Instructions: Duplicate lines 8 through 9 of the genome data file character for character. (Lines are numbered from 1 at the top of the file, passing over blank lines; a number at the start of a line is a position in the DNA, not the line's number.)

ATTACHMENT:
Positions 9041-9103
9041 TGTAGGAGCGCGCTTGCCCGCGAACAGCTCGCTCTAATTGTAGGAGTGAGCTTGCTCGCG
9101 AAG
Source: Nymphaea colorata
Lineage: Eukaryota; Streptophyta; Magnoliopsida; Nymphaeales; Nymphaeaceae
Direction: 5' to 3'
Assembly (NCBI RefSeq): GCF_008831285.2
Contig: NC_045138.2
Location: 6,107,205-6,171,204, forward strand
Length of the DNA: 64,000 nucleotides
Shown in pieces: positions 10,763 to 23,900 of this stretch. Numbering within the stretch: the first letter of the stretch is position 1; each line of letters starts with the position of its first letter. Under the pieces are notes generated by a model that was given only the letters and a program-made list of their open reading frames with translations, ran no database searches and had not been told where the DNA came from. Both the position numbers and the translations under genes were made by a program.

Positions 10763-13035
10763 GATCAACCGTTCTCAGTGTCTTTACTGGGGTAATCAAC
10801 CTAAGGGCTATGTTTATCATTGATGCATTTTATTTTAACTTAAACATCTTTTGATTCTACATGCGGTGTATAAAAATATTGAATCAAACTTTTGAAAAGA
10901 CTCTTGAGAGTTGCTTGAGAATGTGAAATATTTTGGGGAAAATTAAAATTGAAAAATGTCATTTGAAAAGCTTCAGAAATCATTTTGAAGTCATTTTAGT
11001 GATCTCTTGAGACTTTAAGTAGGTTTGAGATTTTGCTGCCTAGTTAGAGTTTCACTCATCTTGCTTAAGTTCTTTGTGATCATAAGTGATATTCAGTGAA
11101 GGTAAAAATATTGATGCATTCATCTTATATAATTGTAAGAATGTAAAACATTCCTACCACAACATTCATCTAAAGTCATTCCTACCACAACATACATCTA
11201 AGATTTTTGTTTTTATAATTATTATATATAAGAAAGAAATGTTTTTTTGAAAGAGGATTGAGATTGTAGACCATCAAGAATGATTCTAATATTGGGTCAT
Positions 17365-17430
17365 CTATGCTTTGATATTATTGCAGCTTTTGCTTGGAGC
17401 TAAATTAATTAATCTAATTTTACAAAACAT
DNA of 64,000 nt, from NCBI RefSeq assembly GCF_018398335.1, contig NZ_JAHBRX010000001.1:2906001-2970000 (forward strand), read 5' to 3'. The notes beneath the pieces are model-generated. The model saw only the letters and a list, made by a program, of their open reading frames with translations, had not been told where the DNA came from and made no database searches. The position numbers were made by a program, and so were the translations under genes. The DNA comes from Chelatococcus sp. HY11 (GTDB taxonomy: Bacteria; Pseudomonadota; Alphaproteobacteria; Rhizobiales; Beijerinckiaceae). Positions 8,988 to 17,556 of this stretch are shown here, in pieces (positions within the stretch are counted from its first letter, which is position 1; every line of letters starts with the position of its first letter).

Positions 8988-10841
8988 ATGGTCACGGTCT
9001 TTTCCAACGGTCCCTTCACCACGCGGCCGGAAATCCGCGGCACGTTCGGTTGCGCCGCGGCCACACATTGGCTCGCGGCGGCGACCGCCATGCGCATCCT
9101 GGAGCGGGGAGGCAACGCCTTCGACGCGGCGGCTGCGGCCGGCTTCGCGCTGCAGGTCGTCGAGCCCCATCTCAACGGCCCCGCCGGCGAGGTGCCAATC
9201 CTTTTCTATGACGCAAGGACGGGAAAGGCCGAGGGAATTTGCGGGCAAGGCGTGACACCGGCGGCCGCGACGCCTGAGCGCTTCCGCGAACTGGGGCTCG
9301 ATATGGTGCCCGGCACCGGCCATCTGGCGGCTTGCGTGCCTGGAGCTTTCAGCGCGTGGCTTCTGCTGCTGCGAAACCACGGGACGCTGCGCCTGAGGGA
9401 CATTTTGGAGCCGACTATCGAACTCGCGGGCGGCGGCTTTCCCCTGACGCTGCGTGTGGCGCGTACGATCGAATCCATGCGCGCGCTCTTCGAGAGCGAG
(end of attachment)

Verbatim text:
Contig: NC_045138.2
Location: 6,107,205-6,171,204, forward strand